A Public Declaration in Favor of Fantasy

I’m Laura Linney, your host for a new season of Masterpiece Classics. Except I’m not really Laura Linney. But don’t change the channel just because I’m not. I felt the post warranted an authoritative air.


The real Laura Linney

If you’ve read this blog for any length of time (five seconds will do it), you’ll discern that I’m a fantasy fan. I read fantasy. I write fantasy. I read and appreciate other genres and have written other types of fiction. Nonfiction too. But I gravitate to fantasy like a moth gravitates to a light fixture. I’ve written about my need for fairy tales, now it’s time to go on record that the greater genre umbrella—speculative fiction, specifically fantasy—is my genre of choice.


You might say I already made that abundantly clear when I wrote about fairy tales. I would say I haven’t, because I’ve run across a few who, based on their suggestions about what my next fiction project should be, still hold out hope that I’ll someday snap out of this fantasy obsession and write something else. Sorry. You’re in for a long wait. . . . But feel free to send chocolate just in case.


I first declared my commitment to fantasy back in my undergrad days. Those were challenging days, since we often had to hide from marauding dinosaurs. Early in the morning I would grab my trusty club and brave the wilds on my way to my writing core classes. Back then, saying you wrote fantasy usually garnered you the type of look Oliver Twist received when he asked for more gruel at the workhouse. Of course that was before even cuneiform writing was discovered. I was ahead of my time.

T-rex_Wallpapers 7

A typical day at school . . .

Over the years, I’ve heard people complain about fantasy and cite the unpronounceable names, weird animals, and “fantastic” situations as reasons why they “can’t get into fantasy.” One of my ex-coworkers from years back said, “The stories are too made up.”

28876Last time I checked, all fiction stories are “made up.” Otherwise, they would be nonfiction. But I take the meaning. Fantasy stories are a clarion call to the imagination. A skilled fantasy writer snatches you off to an imaginary world and makes you believe this world is as real as your own. Or perhaps the writer skews our world a little differently by the addition of a fantastic element. (For example, dragons in the Napoleonic era ala Naomi Novik’s series.)

If you read Andra Watkins’s April 18 post on the effects of sustained reading on the brain, you came across this article: “How Reading Lights Up Your Mind” by Christy Matta. The article cites two fantasy realms: C. S. Lewis’s Narnia and J. R. R. Tolkien’s Middle-earth. If you’ve read these authors’ series, I don’t have to say much to get you to picture in your mind some aspect of these worlds. You’re already there, aren’t you, roaming the roads in search of Aslan, Mr. Tumnus, hobbits, or elves. Perhaps you’re thinking of ways to dodge or defeat orcs. This is the type of mental firing the article discusses.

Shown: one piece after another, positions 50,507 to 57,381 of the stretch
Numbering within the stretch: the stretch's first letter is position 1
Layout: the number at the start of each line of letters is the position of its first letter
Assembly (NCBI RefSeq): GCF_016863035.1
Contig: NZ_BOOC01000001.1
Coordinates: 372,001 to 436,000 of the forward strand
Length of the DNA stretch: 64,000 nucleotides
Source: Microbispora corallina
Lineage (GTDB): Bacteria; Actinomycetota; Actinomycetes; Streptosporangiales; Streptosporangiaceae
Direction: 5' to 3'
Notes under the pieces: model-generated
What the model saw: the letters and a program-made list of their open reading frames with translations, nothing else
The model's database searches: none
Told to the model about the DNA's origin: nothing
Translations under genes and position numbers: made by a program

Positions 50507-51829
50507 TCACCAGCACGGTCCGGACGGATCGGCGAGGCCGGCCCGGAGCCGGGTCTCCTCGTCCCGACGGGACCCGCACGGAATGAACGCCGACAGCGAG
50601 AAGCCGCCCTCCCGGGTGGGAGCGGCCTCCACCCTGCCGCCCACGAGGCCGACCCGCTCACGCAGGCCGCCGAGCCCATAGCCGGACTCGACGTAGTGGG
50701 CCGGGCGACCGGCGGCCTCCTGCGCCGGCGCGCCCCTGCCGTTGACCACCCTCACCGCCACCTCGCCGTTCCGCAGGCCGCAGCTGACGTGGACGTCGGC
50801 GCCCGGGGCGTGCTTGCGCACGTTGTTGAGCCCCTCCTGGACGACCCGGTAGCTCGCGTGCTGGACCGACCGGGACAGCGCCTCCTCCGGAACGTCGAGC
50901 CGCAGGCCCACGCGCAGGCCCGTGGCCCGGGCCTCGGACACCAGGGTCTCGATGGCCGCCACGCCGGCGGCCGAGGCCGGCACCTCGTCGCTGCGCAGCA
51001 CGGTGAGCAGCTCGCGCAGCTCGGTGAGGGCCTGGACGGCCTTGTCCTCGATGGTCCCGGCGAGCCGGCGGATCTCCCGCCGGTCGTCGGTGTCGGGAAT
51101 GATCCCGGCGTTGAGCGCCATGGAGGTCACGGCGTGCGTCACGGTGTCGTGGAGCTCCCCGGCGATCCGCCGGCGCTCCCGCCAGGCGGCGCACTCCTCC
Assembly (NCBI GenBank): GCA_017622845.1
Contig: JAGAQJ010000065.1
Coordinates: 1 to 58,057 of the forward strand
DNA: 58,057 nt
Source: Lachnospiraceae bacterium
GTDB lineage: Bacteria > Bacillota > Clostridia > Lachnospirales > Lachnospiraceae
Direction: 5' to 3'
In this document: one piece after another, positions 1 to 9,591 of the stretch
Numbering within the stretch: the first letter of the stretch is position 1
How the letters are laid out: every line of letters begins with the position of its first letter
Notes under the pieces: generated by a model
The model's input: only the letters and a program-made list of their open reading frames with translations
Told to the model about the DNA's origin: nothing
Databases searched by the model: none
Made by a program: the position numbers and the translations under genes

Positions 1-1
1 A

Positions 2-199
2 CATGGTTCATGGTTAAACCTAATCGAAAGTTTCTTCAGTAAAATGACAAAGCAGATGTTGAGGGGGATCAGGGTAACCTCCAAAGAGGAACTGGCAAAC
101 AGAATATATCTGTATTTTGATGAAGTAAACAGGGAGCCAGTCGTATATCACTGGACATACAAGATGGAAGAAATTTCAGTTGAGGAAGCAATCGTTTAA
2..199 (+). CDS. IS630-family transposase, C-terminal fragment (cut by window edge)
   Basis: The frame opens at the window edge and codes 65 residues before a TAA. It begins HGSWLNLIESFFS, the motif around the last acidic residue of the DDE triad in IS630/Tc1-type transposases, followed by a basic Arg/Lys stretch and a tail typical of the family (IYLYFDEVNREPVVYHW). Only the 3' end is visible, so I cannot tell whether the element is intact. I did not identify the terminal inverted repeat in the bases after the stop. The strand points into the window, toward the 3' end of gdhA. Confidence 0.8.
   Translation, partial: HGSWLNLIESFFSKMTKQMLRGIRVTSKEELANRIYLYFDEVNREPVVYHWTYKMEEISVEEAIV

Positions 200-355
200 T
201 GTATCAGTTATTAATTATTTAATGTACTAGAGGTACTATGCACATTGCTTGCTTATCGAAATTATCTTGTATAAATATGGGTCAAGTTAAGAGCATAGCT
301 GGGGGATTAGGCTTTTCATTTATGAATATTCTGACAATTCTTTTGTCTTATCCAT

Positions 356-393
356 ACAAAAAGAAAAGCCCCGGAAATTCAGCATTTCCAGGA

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C. S. Lewis and J. R. R. Tolkien

If you’re not a fan of fantasy, I get it. You don’t want to be proselytized any more than I want to be told what I should be writing. You don’t care that George R. R. Martin, Catherynne Valente, Brandon Sanderson, N. K. Jemisin, Neil Gaiman, Ursula Le Guin, Patricia A. McKillip, and others are critically acclaimed, award-winning fantasy authors. (And let’s not forget a writer named J. K. Rowling. You may have heard of her.) Maybe for you, even science fiction is more palatable because its roots in science point to a semblance of rules and measurable boundaries. Even if the action takes place “in a galaxy far, far away,” a galaxy entirely made up, the story seems believable to you because our solar system is situated in a galaxy (the Milky Way) and men and rovers have traveled to the moon and Mars respectively. Maybe you have a cousin at Cal Tech studying jet propulsion who helps you wrap your head around the possibilities of warp speed.

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I’ve made peace with the fact that if you think fantasy is icky poo, maybe you wouldn’t crack open a book of mine out of fear that you’ll find some unpronounceable name or a weird creature—a justifiable fear, since you will find both. If so, you’ll miss all the fun I’m having, because fantasy writing is mind-blowingly fun. It’s like being a kid watching clouds and imagining that she sees all kinds of things. But beyond the whimsical aspect of writing, there’s also the need to ground the story, to provide frames of reference to help readers understand the world and relate aspects to what they know. That’s the hard part.

So knowing that, maybe our paths will cross someday on the pages once I finish the book and send it out into the world. See? I’m truly a fantasy writer if I believe that maybe someone who dislikes fantasy will look my way. I can dream, can’t I?

A good post on the fantasy genre: http://childliterature.net/childlit/fantasy/

Laura Linney photo from celebs.com. Tolkien photo from the-hobbitmovie.com. Lewis photo from pjcockrell.wordpress.com. N. K. Jemisin photo from opionator.wordpress.com. T-rex from animaltheory.blogspot.com. Chocolate truffles from thefoodsite.net. Fantasy creature from findwallpaper.info.